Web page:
Jackie Fresco – he’s no friend of mine. No.
No. Not at all.
his face in the frying pan, like in the old song. Yes he did. Maybe it was just
when you were watching. Make an impression. Try to
toss you the jinx. Maybe not.
scrambled the eggs.
Jackie Fresco. Fleece you in a back room.
Fleece you in the mighty Metropolis. He don’t care. Fleece
you anytime, anyhow, anywhere. Always try to take you from behind.
He got a big roll, he don’t need yours. Plush from time to time.
Throw down a twenty dollar bill on the tabletop. Not to be
impressing me. I ain’t some dirt farmer.
Jackie Fresco, now he could play the small town
rube, down to a tee. Suit dusty and a way too big, funny
looking haircut from the barber school and bet your ass
they had to pay him for the pleasure.
Tell you a joke and you laugh and buy him a
drink. Way it used to work. Folks always needing a good
laugh. People used to tell Eisenhower jokes in the fifties.
Innocent stuff. Not vicious, the way they talk now. Hitler
jokes, they lasted for a good two decades. Then things got
ugly in the sixties. Jokes weren’t funny no more.
“Knock knock,” Jackie says to Sonny Malone.
You too young to remember these times. People used to tell
knock knock jokes, riddles and tall tales. I was right there
on the street when Jackie strode by.
Didn’t have to use a lot of dirty words back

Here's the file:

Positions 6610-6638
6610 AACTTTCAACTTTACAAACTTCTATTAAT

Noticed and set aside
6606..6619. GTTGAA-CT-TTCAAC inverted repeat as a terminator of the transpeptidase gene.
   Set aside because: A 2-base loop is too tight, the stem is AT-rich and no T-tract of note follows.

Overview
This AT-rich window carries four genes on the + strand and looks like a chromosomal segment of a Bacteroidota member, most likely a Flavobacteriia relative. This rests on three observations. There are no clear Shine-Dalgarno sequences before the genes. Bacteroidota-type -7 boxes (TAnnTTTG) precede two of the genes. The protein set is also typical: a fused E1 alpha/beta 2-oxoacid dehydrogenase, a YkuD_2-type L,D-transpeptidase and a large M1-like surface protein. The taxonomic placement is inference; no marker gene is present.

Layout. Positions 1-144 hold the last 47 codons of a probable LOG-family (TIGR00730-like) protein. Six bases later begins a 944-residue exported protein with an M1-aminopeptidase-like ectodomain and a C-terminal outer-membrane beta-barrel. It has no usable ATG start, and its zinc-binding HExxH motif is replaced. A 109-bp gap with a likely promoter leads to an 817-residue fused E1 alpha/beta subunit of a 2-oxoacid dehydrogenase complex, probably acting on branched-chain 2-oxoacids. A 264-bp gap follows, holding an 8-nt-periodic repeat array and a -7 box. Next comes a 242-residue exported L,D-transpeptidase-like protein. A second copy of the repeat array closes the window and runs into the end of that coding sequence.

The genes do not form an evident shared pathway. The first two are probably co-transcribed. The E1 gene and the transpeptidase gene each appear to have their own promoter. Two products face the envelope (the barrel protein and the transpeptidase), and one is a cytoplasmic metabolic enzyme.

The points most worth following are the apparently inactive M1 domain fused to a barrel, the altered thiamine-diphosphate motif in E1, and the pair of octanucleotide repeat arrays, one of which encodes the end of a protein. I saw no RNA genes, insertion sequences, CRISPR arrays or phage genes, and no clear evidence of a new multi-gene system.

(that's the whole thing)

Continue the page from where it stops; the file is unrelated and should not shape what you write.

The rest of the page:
then. Nahh, not like I never heard them before – I was in
the Navy four years, you know, Korea – just that people
didn’t have to say the f word to be funny. You didn’t cuss in a
joke. Different times.
So “knock knock” he says, and Sonny being a
regular guy says “who’s there?” Sonny was a nigger but he
was a regular guy kind of a nigger. Not all angry all the
time like these days. It was a different world back then. Sonny, me, we used
to shoot a little nine ball from time to time.
“Who’s there?” Sonny says, and Jackie Fresco,
face all smiling and mean in the eyes at the same time, he
says “Eisenhower”. I didn’t have a good feeling about it. I
don’t know. Maybe I’d heard this one before. I don’t know.
But I started edging away from Jackie. Not like I was there
with him anyway. Just standing there on the street watching
traffic when Jackie walks by. I didn’t know anything would
happen, but if it did, I didn’t want Sonny to think I was
standing there with Jackie Fresco. Although I was, but it
was not a purposeful kind of standing there.
“Eisenhower who?” says Sonny, being a good
sport. Because he looked tired, he didn’t look like he felt
much like joking. Lost his job at the processing plant a
week prior, and now taking any kind of job he come by to keep his family
fed I guess. Looked tired, but he was game.
“Eisenhower late for work again boss, please
don’t put my coon ass back on the street.” Then Jackie just
stands there with a toothpick jutting out of his mouth like
Roosevelt with his cigarette holder, just stands there and
grins, and he walks over to me and punches me on the
shoulder like I’m in on the joke. And that was that. Last
time I heard about Sonny, there was a funeral.
Everything’s different now then it was then.
Got older, learned how to make friends. I didn’t grow up
knowing that – it’s learned behavior.
Everything’s changed almost, but not Jackie
Fresco. Never left town, old and mean as sin. You know, he had
running water all along. That ‘tater pan', that was just to
frighten you. Make you think he was psycho. But he was, he
Jackie Fresco – he’s no friend of mine.
Things change. Not that.